EXCUSE ME ARE YOU A POLICEMAN?
by Anton Wills-Eve
<a href=”https://dailypost.wordpress.com/prompts/witness-protection/”>Witness Protection</a>
continuing my repeats while recovering
EXCUSE ME ARE YOU A POLICEMAN?
Imagine for a start our dilemma. We had just received a last demand for payment on an item we still owed about two hundred dollars on. At first sight Ginny’s action outlined above would appear completely useless. But just think. Who would you get flocking round your house?
The Police? Yes that’s a good answer. About ten of them, three women and seven men. The chief male cop burst into our hall screaming, “Let me get at the bastard. Where is the little girl? ” This is the point where granny came in very useful.
“I was the victim, officer, 52 years ago. You know, down by the canal on a sunny evening. Young Jimmy Johnson went just that bit too far, you know how fellas do, and I whacked him a backhander that sent him straight into the water amongst those iron girders and other rubbish. He didn’t try that again, did you Jimmy?”
“No I Goddam didn’t, wheezed grandad from his Norman Rockwell pose in the kitchen nook. But see here, officer. Next time I saw Jessie here she was awful nice and forgave me and was real sorry for cutting my leg so badly. We told our parents about my acident and they left us at home, even though we was too young, and that’s when we first had it off, while she was bandaging me up. Tricky position, officer, you should try it some day.”
“Then the woman cop said to the chief, “Heston, your weapon’s slipping out,…..”
“Yeah, just what Jessie said to me , ma’m,” grandad butted in and effectively closed the conversation. But think how much we benefitted. The newspaper reporters were round en masse, and they got quite a different picture. My eighteen year old girl was crying, prostrate across her mother’s lap, and I was screaming obscenities throught the open French windows into an empty garden.
“Yes sir, he was about six foot seven and muscles like a wrestler. Little Ginny here didn’t have a chance ’til my wife spun round with the skillet and nearly knocked him out. But he still got away. All these police are chasing after him even now. These are just the few who stayed to make sure we was alright.”
Then A lot of the people who lived in our street started using our house as a museum, open to the public for just one day, and started calculating the value of all our possessions. But when Hal Billbender tried to pocket my silver pen holder enough was enough and I grabbed a cop and said “That fellow looks very like the guy”, and pointed at Hal. I’ve never seen a man put a silver penholder back on a desk so fast. But a few of the others got the message and a lot of our things were given back in haste when the felons saw we really were prepared to shop them.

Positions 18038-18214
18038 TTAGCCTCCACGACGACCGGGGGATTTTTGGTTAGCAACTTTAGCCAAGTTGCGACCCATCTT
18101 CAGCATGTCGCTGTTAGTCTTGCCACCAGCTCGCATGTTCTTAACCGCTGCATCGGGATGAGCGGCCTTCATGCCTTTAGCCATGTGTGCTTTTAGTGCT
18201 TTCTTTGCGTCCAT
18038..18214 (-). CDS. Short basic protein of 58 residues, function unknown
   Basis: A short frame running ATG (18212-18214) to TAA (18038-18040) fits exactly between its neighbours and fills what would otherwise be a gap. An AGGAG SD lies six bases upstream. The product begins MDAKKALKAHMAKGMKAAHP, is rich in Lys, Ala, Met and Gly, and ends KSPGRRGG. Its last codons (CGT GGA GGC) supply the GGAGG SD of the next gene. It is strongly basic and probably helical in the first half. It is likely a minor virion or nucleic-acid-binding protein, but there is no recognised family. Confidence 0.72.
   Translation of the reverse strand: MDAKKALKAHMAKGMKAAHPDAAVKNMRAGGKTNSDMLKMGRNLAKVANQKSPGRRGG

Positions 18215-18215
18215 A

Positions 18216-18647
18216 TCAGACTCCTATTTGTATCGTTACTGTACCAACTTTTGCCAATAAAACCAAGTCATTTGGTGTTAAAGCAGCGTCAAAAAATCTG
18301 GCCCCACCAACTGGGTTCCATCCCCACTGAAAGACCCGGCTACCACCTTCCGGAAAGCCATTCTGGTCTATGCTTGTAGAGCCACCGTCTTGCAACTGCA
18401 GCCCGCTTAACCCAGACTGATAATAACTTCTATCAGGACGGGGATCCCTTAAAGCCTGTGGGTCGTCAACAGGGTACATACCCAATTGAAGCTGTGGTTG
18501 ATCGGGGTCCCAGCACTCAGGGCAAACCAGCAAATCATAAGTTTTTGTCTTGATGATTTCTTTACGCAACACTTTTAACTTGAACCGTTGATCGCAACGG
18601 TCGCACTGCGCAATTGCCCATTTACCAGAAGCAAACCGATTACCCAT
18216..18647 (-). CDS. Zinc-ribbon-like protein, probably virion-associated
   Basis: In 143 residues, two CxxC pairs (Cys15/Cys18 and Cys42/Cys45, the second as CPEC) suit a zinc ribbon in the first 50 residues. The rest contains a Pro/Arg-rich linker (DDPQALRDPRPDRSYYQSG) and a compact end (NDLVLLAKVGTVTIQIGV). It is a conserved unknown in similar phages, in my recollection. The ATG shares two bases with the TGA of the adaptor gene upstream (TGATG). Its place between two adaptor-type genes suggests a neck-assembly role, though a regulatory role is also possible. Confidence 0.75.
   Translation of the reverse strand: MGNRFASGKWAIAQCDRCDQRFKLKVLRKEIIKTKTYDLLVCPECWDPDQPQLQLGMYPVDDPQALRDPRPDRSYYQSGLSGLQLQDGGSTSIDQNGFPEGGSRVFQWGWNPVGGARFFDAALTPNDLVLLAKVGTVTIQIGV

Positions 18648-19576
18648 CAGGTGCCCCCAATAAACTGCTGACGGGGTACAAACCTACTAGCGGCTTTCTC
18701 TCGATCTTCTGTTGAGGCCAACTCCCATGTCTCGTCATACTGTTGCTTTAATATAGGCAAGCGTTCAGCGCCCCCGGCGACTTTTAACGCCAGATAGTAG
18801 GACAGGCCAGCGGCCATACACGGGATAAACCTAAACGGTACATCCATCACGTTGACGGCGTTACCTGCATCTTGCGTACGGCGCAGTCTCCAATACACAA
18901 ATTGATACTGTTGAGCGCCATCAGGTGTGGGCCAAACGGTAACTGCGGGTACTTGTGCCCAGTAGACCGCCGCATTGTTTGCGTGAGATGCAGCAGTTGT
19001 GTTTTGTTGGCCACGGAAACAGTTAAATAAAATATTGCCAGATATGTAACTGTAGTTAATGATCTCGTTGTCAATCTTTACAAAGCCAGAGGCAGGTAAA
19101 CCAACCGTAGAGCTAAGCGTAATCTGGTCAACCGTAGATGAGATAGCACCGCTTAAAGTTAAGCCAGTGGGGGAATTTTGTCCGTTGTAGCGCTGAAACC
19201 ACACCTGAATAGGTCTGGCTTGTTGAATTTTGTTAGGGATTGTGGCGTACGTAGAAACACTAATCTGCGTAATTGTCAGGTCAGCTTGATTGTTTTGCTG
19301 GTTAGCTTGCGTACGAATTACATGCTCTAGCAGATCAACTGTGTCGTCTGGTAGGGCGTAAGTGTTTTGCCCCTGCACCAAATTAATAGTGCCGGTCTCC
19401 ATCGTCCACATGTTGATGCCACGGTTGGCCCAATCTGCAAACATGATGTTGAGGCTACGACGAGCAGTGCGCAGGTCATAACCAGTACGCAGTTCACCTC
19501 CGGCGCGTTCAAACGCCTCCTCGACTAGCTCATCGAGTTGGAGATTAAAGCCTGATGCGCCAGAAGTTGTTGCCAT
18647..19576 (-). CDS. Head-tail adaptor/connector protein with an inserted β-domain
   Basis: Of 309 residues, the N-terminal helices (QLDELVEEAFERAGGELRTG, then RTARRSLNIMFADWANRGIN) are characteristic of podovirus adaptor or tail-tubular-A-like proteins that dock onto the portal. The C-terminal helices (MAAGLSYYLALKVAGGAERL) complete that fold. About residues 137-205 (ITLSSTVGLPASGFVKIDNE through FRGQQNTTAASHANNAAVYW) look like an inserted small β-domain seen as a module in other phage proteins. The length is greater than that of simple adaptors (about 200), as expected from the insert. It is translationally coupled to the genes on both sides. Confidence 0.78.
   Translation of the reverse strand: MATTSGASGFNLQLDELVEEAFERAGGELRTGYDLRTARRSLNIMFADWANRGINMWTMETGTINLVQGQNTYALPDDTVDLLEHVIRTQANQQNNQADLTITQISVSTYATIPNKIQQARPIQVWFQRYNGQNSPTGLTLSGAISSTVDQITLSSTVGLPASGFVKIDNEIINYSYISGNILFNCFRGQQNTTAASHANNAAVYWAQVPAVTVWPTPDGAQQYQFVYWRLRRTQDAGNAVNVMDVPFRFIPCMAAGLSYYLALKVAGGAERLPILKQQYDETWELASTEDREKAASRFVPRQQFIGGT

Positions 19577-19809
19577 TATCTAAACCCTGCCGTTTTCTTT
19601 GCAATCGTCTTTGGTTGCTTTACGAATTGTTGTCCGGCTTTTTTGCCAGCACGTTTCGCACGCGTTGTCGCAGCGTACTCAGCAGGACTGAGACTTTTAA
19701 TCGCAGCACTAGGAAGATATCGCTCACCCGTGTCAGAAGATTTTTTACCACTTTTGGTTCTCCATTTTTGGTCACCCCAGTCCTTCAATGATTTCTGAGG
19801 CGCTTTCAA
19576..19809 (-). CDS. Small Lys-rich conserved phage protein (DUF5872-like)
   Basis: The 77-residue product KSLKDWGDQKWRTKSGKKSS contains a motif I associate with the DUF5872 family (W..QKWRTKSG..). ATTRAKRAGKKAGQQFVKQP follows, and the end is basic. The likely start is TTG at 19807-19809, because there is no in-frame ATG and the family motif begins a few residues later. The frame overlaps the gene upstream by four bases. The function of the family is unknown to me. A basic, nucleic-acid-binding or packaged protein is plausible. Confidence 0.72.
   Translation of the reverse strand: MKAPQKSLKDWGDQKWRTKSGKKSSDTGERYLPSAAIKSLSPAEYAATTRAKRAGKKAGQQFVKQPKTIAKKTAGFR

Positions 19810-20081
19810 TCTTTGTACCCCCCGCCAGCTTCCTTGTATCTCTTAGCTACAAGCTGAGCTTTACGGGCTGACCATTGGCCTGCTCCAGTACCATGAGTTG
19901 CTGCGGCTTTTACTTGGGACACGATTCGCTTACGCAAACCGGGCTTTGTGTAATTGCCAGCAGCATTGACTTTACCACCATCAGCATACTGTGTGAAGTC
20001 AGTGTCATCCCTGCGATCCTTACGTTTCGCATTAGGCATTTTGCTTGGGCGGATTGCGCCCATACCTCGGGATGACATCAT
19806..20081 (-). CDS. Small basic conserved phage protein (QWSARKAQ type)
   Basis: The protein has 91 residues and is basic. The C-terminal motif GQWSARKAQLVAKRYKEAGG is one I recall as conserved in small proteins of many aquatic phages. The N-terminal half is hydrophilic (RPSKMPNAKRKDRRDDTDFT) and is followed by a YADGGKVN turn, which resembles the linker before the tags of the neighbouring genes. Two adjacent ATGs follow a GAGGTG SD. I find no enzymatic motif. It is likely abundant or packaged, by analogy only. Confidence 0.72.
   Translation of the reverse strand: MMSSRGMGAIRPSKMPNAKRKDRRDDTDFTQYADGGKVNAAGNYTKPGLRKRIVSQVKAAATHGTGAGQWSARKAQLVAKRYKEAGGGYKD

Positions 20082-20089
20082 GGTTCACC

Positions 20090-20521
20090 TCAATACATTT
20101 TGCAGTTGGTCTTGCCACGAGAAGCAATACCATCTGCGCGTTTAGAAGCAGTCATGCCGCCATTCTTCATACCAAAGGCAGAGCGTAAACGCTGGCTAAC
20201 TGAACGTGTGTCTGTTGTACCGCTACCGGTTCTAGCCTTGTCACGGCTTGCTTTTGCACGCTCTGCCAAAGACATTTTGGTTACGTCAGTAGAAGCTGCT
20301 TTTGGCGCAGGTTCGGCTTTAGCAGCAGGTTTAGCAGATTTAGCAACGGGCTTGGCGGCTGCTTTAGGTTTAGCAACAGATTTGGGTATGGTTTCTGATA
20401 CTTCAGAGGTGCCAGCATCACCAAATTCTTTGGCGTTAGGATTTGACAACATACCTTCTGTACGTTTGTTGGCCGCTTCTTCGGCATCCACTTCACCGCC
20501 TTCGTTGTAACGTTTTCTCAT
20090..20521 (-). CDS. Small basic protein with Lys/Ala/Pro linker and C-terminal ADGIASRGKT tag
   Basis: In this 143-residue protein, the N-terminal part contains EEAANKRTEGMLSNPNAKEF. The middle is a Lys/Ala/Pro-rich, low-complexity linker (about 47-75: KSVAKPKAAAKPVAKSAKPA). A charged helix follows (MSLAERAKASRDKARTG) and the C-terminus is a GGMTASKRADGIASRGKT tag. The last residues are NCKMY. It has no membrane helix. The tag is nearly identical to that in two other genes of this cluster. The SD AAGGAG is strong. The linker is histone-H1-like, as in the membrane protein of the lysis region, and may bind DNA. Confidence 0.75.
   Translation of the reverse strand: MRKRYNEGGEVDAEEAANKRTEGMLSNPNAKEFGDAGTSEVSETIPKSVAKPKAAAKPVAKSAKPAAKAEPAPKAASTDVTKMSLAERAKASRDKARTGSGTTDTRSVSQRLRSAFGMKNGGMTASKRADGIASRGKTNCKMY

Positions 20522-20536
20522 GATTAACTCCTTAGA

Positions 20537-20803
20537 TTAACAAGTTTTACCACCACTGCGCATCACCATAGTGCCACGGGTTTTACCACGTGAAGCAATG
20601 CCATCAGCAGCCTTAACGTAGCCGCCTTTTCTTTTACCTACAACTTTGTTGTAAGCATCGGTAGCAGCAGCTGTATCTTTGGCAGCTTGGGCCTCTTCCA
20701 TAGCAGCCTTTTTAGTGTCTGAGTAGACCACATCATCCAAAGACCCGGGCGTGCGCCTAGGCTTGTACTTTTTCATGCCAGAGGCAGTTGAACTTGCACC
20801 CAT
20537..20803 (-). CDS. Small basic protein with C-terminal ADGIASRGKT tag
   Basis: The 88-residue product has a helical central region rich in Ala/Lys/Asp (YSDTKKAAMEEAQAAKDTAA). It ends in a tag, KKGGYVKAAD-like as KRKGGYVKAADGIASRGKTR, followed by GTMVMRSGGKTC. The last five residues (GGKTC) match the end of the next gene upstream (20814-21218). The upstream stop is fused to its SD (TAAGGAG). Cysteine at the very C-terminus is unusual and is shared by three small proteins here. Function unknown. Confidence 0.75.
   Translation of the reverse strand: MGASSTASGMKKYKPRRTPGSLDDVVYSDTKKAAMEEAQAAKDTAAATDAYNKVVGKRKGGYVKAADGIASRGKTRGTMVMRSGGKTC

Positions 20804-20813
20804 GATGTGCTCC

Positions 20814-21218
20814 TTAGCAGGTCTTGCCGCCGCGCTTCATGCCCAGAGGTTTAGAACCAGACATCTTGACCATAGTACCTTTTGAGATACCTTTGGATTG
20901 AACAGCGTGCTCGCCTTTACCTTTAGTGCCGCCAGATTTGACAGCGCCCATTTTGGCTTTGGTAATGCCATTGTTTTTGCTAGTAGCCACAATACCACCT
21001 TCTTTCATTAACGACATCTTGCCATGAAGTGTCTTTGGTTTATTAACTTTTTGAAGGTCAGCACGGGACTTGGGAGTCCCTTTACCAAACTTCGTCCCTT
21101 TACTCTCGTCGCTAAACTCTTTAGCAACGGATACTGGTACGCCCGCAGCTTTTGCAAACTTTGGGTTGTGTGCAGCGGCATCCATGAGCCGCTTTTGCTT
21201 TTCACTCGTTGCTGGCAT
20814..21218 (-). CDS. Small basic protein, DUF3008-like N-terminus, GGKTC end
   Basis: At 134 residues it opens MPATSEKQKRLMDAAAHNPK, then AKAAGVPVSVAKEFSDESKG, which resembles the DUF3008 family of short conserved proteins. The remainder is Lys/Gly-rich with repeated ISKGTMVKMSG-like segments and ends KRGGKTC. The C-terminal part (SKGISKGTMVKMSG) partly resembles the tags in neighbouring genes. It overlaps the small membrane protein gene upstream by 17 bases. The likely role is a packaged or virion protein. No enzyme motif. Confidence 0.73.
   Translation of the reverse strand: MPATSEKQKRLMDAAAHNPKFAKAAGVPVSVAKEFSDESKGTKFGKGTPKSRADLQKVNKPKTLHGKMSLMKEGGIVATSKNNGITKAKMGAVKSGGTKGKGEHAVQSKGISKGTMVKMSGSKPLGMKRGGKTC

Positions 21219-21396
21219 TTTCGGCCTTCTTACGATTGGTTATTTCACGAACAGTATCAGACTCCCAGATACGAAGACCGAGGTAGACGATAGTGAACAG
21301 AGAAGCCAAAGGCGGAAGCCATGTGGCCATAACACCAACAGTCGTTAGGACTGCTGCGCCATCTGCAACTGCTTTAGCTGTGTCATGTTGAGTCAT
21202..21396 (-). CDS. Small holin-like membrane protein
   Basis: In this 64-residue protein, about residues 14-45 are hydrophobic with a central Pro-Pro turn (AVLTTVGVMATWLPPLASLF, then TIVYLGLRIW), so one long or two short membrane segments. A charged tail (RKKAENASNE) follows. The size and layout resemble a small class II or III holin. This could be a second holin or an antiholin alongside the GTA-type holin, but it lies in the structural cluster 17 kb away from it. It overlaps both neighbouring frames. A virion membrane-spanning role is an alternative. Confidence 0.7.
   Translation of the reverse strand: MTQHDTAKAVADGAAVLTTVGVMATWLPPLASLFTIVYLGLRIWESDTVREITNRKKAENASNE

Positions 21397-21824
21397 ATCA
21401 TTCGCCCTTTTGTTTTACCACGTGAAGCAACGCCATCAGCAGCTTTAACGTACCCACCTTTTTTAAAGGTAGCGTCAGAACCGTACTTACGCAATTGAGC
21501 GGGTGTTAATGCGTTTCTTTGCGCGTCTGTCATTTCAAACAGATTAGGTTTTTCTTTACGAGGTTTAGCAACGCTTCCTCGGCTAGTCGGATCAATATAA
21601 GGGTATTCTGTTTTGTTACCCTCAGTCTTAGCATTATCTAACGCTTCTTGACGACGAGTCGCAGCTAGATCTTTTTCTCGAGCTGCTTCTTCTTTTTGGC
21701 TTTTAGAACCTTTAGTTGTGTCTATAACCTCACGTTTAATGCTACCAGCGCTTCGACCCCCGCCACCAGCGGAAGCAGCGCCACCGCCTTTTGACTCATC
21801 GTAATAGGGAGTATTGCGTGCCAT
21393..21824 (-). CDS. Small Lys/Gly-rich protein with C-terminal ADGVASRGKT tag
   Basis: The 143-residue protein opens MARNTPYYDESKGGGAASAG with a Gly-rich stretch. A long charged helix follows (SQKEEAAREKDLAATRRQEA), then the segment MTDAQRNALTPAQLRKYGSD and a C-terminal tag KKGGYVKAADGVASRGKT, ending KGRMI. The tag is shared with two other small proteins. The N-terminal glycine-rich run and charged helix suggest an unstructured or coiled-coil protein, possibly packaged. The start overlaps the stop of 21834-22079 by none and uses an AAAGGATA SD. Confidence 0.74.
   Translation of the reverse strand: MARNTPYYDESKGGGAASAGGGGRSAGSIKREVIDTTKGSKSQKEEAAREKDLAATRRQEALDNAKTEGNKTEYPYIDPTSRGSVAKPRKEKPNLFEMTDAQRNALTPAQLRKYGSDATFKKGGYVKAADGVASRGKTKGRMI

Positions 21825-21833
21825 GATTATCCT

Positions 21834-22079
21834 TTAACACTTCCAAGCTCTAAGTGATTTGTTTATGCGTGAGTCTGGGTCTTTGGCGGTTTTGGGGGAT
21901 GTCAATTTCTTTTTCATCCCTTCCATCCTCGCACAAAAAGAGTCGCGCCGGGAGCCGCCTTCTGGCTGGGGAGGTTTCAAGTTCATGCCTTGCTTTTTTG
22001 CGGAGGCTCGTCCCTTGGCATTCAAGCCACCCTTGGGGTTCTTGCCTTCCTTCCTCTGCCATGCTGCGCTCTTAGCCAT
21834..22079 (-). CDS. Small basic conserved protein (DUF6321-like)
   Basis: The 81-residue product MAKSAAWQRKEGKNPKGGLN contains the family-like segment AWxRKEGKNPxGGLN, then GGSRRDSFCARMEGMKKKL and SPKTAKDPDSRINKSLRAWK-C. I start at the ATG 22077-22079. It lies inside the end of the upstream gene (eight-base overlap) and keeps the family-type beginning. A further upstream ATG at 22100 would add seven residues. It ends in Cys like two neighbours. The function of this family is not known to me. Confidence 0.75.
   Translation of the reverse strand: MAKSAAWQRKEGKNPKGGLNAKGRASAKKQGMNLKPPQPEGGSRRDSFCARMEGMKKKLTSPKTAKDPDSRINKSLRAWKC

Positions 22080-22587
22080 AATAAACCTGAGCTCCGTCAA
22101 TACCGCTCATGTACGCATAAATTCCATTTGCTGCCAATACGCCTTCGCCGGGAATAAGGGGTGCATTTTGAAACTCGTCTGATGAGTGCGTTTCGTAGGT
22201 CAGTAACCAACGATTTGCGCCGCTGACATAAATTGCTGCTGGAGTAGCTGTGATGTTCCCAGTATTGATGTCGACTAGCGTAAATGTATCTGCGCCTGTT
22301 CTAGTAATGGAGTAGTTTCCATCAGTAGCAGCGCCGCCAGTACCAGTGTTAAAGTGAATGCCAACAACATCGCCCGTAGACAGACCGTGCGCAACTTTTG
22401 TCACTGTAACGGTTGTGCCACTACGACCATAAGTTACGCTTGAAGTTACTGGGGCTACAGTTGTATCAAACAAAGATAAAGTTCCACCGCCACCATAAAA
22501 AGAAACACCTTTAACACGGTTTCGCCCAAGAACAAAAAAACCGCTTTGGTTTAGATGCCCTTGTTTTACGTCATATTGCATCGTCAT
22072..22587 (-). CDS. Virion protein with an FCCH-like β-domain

Eventually the crisis cooled down as my daughter refused a medical examination, although grandrad got quite chatty and suggested the chief cop ought to have one. He also asked the chief woman cop if she’d heard the one about the police station that put up a notice ‘man wanted for rape’ and they got a hundred volunteers in ten minutes. Through gritted teeth she told him she had, many times. One of the reporters had heard it too and thinking it was a party at which such stories should be told the female cop smacked her baton across the back of his hand breaking his quarter bottle of bourbon. The neighbours gradually left. Finally at one in the morning everything was back to normal and we went to bed.
The next day the local papers were full of “Brave Ginny beats off band of abusers” and such like headlines, but it was a huge help at eleven am. That was when a smart dressed man in a necktie and glasses rang the door bell. I asked him what he wanted.
“Oh how do you do Sir. I am sure this won’t take a moment. I believe you have gotten some two hundreed dollars behind in your … Oh my God.”
“Ginny appeared behind me with a hankie to her face and grasping my arm. Not more of them dad. Oh please I couldn’t recite it all again.”
The impeccably dressed man told me he would not dream of intruding at such an awful time for us and told me not think any more about the bill.
I didn’t. But I often think about how to deal with a crisis.